Fear and loathing: What to do?

This rebooted definition of perfectionism relates well to my previous discussion of mental health and really shows how many sides there are to that story. As always though, the question is "what can I do to combat this problem?" Well recognizing the problem is a good first step, so at least that’s out of the way. Secondly, you have to learn to divorce the process from the outcome. What does that mean? It means that your goal has to be to simply show up every day and do the damn thing instead of driving yourself insane with thoughts like “but what if it fails? What if people ridicule me? What if I don’t get enough likes or shares or re-tweets to this thing?”

Wanna build that app? Stop dallying over how it has to be perfect and just make the damn thing. Wanna launch that blog? Stop shitting yourself with anxiety because you don’t think it’s spotless and just focus on writing the very best content you’re capable of writing.

You have to learn to love the effort divorced from the result.
— Myke Cole (There is No That)

Sure, at the end of the day it is about the outcome but, well, it’s really not. It’s about proving something to yourself and saying ‘look man I can f-ing do this. I can commit to starting and finishing something, no matter how great or shitty it might turn out to be. This process of doing this thing is something I have to do to prove to myself and my own personal honor and pride, that I’m not some lesser being.’ This stuff is hard, it really is, and I’m definitely also guilty of allowing the madness in my head to sabotage my pursuits in life. But you have to practice this over and over and over again. Introspection is key, remember?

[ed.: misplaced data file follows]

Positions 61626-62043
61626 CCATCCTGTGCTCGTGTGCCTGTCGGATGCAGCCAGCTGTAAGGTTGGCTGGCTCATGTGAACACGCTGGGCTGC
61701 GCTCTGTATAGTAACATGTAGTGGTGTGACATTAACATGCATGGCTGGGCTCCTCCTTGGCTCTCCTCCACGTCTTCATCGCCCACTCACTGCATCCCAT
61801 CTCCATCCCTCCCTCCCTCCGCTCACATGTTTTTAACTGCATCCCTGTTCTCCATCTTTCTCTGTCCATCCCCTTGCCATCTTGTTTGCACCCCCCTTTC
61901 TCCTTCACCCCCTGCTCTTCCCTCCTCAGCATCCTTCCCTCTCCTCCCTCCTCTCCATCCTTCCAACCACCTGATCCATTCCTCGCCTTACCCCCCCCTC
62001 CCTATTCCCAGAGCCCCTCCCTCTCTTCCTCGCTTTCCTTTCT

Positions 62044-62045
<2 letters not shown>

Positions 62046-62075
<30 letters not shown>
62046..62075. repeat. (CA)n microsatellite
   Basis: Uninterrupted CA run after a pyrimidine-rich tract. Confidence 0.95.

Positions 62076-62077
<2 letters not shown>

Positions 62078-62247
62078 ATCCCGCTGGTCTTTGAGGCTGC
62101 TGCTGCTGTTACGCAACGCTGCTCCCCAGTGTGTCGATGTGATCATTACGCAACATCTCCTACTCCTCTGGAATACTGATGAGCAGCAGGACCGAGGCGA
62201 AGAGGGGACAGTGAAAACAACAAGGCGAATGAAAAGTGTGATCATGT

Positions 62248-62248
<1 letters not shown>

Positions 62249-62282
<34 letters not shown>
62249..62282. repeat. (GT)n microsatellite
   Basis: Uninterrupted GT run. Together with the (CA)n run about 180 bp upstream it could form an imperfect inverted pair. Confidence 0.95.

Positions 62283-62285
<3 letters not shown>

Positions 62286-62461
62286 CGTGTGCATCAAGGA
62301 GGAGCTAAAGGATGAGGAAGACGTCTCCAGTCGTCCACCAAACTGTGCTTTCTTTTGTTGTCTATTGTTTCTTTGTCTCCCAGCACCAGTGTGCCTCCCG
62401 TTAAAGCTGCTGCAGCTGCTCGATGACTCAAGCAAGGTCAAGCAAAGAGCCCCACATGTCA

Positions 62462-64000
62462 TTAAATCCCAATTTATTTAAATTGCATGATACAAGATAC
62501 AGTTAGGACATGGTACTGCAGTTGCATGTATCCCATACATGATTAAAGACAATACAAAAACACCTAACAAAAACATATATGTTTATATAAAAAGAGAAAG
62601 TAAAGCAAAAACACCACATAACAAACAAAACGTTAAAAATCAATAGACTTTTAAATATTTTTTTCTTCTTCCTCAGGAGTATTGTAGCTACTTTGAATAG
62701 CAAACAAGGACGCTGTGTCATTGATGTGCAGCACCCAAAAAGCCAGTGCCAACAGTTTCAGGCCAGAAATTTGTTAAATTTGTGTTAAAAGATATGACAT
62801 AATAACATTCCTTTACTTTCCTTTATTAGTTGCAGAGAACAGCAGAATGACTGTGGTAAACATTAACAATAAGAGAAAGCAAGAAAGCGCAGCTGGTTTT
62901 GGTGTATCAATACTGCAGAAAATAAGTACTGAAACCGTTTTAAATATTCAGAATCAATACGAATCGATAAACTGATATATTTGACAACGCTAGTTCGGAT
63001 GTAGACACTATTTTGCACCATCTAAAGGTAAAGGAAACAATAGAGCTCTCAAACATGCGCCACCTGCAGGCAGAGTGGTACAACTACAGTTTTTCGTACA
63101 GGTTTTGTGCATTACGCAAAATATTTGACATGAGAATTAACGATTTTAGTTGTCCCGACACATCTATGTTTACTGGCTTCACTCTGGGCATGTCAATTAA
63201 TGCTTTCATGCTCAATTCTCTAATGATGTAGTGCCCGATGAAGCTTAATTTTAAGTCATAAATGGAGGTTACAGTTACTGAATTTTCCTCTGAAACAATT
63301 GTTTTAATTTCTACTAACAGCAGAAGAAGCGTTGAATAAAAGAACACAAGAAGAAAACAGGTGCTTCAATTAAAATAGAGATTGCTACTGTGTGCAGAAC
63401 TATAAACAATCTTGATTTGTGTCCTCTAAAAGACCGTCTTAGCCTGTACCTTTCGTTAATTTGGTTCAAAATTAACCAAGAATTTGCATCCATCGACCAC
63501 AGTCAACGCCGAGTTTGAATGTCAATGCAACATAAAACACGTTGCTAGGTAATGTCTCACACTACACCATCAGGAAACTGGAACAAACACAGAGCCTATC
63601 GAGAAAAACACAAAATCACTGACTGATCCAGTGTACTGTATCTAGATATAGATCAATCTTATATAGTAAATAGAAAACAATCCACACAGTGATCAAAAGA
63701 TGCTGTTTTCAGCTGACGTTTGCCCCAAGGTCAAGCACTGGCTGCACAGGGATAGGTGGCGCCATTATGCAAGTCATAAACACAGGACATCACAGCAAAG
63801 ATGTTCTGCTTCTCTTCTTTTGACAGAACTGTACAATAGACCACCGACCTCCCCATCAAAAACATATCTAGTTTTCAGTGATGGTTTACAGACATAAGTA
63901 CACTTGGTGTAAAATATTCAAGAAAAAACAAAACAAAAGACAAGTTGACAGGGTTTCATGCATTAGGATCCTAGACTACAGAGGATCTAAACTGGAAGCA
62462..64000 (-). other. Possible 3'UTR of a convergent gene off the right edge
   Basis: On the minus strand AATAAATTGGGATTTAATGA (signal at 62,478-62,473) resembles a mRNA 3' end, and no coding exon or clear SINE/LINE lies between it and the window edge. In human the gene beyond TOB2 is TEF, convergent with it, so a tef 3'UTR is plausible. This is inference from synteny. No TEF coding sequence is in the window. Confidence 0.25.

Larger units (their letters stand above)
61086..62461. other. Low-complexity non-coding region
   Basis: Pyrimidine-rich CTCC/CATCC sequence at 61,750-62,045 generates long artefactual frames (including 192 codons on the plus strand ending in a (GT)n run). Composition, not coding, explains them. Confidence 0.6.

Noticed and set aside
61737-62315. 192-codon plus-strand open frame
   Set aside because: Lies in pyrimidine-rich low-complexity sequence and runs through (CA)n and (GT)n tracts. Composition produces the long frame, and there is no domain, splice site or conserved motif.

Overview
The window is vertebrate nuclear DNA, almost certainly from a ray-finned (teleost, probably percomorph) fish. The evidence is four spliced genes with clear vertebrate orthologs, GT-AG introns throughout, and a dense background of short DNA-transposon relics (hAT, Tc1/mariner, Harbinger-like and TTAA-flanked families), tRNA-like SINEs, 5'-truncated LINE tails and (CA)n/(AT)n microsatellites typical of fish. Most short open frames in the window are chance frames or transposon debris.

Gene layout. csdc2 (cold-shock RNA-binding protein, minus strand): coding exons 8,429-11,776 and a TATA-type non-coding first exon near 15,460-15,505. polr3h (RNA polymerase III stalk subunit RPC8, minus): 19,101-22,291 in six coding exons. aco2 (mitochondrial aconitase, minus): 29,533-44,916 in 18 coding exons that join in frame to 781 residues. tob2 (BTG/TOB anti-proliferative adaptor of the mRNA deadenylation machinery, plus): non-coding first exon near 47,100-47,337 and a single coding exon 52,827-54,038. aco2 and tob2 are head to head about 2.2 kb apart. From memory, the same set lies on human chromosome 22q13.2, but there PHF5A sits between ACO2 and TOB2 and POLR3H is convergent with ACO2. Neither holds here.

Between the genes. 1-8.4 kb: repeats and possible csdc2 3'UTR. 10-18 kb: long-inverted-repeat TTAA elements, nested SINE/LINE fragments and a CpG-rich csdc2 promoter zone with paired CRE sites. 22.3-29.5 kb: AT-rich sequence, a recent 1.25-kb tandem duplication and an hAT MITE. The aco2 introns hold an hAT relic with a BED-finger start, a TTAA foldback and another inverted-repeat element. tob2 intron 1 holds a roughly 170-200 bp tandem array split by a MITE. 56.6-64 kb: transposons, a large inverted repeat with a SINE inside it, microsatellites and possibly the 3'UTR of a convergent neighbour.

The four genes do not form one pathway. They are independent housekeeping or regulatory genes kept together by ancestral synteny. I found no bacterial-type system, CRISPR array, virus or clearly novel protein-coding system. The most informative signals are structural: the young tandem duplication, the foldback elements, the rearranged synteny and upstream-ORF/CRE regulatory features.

Funny enough, this reminds me of Vegeta, the great Prince of the Saiyans. A man so possessed with pride and so driven to prove that he’s worthy. Fair enough, given his many flaws there are probably far better role models to follow than him, but there are definitely lessons to be learned from the Royal Prince’s relentless commitment to facing challenges, regardless of their nature. And he’s just a total badass.

 

Finally, as Merlin says in that same episode, you cannot compare your backstage to other people’s onstage. This means that you shouldn’t compare your current state in a process to what somebody else has already finished. It’s like if you are, for example, starting a business and you compare your first few months here to your mate’s million-dollar startup. His company is already on top of the game so it’s absurd to compare something you only just started to something that he has already ‘finished.’ Sure you can aspire to be great or famous one day, but you have to first focus on you and on how much good work you can do every single day.

As the saying goes, comparison is the thief of happiness so if you’re doing this type of backstage-onstage comparison you will view other people’s completed work as a minimum baseline which you need to pass right now. Yet that brings us back again to the issue of “I can’t envision this thing being perfect/good enough regardless of any effort so therefore it is something I will not do” because your definition of perfect or good enough is determined by this benchmark. So, to close this one out, remember this: focus on yourself and the process, then just do the damn thing.

Good luck, Space Cowboy.